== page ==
In the hit TV show House, lead character Dr. Gregory House is infamous for saying never ask patients how they are feeling because they always lie. Better to just judge their symptoms. Unfortunately the same can be said for investors’ tolerance for risk.

In order to recommend an ideal asset allocation for our clients, we ask a series of questions to determine their investment goals and risk tolerance. The vast majority responds that they want moderate risk and moderate returns. However, almost every client ignores our recommendations when presented with moderate risk managers (only 80% of the S&P 500’s risk) because the amount by which they outperformed the market (2% per year over a long period of time) doesn’t seem all that sexy. A 2% premium doesn’t seem significant if one can’t visualize risk. This also leads us to believe investors don’t understand the value of compounding.

If I could own an asset that has 80% of the risk of the market, but is likely to earn 2% more than the market per year, then I would make that investment 11 times out of 10. To illustrate the point, if I’m 40 years old, save $10,000 each year until I retire at age 70 and am able to invest all my savings in instruments that return 9% per year (the approximate average return of the S&P 500 over the past 30 years), then I will end up with $1.36 million upon my retirement. If I could increase my rate of return by just 2% per year then my savings at retirement would grow by approximately $630,000! In other words, a 2% increase in returns would lead to a 50% increase in my nest egg. That could make a huge difference in my lifestyle and peace of mind. What might seem like a small increase in return, through compounding, can make an enormous difference over time.

It’s not surprising that investors want to have their cake and eat it too. The aforementioned clients who ask for moderate risk/moderate return really want high return managers. To them 2% just doesn’t seem that exciting. We know this because after they choose not to invest with moderate risk/moderate return managers, they return to our complete list of managers, sort by returns and choose the managers with the best short term results. This is not consistent with someone who says they want moderate risk because risk and returns are inversely correlated.

Our diagnosis of this behavior is investors really don’t know how to evaluate risk. It’s not nearly as tangible as returns. One can measure returns by how much her portfolio grows in value. However concepts like volatility (the primary means by which risk is measured) are far less obvious. Clients end up chasing the allure of premium returns, but at a premium risk level, which is higher than they realize or may want if the markets turn south. When viewed in this context, that 50% increase in my retirement savings paired with a lower risk than the market looks pretty attractive.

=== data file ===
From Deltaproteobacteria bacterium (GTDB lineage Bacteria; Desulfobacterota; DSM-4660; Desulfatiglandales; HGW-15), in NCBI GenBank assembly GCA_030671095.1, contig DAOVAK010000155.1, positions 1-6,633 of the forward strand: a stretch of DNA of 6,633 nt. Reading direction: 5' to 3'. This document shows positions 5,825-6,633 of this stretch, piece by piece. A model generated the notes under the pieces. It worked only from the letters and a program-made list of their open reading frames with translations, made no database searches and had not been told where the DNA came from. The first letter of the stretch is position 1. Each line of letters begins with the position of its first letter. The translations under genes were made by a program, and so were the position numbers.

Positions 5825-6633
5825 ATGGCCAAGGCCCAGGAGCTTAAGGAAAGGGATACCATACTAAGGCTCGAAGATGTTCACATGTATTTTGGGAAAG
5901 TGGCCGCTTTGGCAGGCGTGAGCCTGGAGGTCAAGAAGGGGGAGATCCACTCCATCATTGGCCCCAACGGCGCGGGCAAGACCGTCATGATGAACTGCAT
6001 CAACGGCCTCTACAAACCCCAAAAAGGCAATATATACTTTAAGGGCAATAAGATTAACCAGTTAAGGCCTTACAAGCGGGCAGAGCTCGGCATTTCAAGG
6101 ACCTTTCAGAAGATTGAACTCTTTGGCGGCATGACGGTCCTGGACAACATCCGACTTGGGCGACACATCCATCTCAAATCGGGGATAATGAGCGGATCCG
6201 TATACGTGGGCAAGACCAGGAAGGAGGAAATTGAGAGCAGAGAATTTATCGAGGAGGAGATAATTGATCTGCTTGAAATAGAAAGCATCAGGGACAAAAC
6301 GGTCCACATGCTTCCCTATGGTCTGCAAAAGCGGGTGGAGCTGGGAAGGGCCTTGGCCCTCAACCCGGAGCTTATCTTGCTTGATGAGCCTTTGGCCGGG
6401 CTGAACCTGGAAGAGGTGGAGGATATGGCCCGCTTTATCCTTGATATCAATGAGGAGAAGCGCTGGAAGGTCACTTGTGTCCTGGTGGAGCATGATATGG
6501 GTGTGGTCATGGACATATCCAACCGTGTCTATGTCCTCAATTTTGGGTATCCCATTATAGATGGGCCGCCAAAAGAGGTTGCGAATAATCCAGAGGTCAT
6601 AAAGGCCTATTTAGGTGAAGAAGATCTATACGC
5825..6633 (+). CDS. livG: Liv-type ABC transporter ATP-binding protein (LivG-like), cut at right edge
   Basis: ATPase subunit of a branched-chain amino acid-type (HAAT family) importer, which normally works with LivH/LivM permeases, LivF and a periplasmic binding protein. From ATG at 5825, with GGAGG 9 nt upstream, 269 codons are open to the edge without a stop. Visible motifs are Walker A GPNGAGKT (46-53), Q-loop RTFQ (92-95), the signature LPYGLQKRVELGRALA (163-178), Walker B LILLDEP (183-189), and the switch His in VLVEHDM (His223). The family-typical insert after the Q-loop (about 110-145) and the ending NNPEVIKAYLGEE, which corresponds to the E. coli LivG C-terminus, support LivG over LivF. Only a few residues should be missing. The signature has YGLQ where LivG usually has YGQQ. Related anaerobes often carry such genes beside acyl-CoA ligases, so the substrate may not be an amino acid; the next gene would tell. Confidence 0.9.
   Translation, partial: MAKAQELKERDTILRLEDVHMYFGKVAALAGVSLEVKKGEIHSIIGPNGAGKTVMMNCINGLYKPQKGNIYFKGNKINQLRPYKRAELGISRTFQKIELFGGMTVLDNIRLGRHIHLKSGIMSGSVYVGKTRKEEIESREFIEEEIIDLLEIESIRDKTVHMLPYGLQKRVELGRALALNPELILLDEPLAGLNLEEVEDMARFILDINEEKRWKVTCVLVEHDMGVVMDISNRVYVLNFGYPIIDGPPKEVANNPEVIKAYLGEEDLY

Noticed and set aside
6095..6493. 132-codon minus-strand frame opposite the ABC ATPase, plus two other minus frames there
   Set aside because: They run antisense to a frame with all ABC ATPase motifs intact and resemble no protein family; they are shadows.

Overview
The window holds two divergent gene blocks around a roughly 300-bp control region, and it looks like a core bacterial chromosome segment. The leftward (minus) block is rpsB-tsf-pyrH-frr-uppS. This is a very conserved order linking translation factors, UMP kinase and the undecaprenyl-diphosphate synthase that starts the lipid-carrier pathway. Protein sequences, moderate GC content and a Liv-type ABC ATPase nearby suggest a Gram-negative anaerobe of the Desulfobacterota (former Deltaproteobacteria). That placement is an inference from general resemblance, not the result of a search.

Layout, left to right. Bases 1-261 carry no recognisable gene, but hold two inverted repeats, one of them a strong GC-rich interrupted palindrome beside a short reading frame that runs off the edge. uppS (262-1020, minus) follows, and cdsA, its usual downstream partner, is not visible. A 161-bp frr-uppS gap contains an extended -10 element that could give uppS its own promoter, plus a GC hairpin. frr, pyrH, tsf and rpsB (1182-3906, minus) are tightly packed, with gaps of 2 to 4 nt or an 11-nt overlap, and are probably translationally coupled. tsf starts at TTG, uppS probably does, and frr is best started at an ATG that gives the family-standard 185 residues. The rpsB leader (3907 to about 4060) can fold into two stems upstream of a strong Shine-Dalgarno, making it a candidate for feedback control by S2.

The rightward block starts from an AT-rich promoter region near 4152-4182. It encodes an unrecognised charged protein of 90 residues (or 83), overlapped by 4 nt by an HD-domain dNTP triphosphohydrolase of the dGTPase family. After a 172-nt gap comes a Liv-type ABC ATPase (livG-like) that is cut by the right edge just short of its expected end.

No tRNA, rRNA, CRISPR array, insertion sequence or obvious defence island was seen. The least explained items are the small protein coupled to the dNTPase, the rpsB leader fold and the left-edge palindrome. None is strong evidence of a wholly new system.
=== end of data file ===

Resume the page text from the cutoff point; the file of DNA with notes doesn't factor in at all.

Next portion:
The challenge for the financial services world is how to best serve our clients when they don’t know what they really want. It sometimes feels like we are trying to get our clients to eat their vegetables when all they want is ice cream. Don’t get me wrong. Ice cream tastes great. It just needs to be balanced out with some healthier choices if we hope to live a reasonable lifetime.

Subscribe to our blog
Please fill out this field.
You've successfully subscribed to our blog.

About the author(s)

Andy Rachleff is Wealthfront's co-founder and Executive Chairman. He serves as a member of the board of trustees and chairman of the endowment investment committee for University of Pennsylvania and as a member of the faculty at Stanford Graduate School of Business, where he teaches courses on technology entrepreneurship. Prior to Wealthfront, Andy co-founded and was general partner of Benchmark Capital, where he was responsible for investing in a number of successful companies including Equinix, Juniper Networks, and Opsware. He also spent ten years as a general partner with Merrill, Pickard, Anderson & Eyre (MPAE). Andy earned his BS from University of Pennsylvania and his MBA from Stanford Graduate School of Business. View all posts by Andy Rachleff

Related tags

mistakes, risk tolerance